The Riverside should have seen its first goal of the season barely a minute into the game when Britt Assombalonga turned Ryan Shotton’s low cross into the path of a rampaging Jonny Howson near the penalty spot, but the midfielder could only hit it straight down Dean Henderson’s throat.

Boro fans, enjoying one of those storybook summer nights that only come around at the start of the football season where the setting sun meets the floodlights, only had to wait six more minutes to see their side take the lead.

A corner from Lewis Wing, making his home debut, was nodded on by Dael Fry to the back post where Martin Braithwaite stabbed it home. This came during the Danish international’s mini-revival on Teesside, as the forward scored 3 in the opening four games of the season, showing the talent that Boro had forked out £9 million for the previous summer.

Another player who looked every inch as advertised in this game was Aden Flint. The enormous defender, who had scored 19 Championship goals in three years for Bristol City, had been drafted in to supplement Tony Pulis’s defensive options but also to provide a much needed threat at set-pieces.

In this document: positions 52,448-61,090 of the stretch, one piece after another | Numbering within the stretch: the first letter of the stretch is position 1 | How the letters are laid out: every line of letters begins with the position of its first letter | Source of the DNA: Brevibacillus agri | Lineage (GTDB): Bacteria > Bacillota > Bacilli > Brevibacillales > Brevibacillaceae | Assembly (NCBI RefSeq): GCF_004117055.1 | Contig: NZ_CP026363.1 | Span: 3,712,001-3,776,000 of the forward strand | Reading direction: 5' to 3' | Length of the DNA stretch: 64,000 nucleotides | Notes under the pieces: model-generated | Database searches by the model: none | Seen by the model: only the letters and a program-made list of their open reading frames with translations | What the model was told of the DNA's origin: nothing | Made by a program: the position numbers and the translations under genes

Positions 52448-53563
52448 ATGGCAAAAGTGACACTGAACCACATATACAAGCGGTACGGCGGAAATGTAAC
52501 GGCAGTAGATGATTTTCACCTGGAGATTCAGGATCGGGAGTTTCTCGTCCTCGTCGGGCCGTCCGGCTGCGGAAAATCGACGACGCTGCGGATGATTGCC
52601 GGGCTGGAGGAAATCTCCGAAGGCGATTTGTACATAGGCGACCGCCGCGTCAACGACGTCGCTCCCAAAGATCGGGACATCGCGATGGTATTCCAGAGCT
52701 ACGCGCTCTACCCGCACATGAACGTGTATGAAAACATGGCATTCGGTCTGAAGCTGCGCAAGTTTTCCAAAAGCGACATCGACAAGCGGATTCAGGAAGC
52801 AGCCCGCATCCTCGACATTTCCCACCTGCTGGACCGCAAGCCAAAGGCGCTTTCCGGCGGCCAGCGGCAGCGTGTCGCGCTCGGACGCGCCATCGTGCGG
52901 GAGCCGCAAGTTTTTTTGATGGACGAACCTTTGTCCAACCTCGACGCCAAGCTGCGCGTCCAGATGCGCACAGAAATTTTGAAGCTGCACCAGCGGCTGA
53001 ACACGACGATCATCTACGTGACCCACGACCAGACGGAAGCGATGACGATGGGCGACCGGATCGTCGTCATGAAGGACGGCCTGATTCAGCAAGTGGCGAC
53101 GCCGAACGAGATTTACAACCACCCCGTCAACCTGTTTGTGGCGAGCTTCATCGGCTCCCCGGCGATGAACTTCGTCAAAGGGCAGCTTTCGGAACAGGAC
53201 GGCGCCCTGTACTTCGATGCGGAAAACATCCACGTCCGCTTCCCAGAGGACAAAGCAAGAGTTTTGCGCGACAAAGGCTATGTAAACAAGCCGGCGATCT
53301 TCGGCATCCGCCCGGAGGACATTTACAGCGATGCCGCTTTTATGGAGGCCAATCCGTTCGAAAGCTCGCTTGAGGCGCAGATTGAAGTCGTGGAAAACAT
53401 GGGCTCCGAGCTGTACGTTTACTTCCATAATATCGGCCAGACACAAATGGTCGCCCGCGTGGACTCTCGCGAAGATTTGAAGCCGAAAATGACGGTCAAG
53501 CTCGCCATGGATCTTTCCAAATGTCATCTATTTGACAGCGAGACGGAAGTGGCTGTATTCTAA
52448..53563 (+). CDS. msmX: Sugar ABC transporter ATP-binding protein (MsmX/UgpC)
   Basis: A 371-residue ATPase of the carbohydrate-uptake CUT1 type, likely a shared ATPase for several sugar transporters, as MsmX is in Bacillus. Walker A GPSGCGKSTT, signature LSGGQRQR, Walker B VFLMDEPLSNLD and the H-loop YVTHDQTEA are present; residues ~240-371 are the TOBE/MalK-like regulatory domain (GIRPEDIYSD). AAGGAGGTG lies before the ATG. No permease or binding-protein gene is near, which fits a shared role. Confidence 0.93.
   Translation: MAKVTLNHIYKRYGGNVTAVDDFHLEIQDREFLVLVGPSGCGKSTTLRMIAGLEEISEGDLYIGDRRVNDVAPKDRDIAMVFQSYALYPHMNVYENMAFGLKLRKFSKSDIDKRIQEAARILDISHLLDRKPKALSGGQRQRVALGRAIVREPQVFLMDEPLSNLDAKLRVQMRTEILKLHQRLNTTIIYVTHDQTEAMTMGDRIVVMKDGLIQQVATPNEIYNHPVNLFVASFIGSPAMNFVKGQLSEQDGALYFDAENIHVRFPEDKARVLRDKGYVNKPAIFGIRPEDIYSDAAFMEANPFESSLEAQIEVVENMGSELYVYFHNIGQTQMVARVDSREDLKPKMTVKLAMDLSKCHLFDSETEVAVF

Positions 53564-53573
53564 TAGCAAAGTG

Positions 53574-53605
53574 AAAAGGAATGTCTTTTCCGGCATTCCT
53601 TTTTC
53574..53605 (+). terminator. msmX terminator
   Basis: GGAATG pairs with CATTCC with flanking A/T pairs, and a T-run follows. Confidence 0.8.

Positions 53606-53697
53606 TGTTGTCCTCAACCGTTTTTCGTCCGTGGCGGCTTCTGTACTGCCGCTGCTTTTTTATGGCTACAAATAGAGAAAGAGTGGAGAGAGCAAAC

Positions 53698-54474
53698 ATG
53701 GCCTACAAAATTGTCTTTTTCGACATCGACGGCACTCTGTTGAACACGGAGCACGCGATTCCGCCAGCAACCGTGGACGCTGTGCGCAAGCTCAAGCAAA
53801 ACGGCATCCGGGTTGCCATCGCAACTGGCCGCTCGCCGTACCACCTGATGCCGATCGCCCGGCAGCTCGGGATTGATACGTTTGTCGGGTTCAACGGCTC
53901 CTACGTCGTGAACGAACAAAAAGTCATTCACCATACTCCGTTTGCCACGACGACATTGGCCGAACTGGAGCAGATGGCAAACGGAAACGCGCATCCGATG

The watching Red Army could have been forgiven for thinking Flint was going to become a set-piece cheat code that season when he crashed another Wingy corner past Henderson in the 18th minute to double the lead. They could have also been forgiven for thinking they were going to “smash the league” when Downing’s volley skipped over Egan and Henderson to make it 3-0 after 25 minutes.

Downing celebrated with a grin and wide-armed shrug in front of the South Stand. We couldn’t believe it either, Stewy.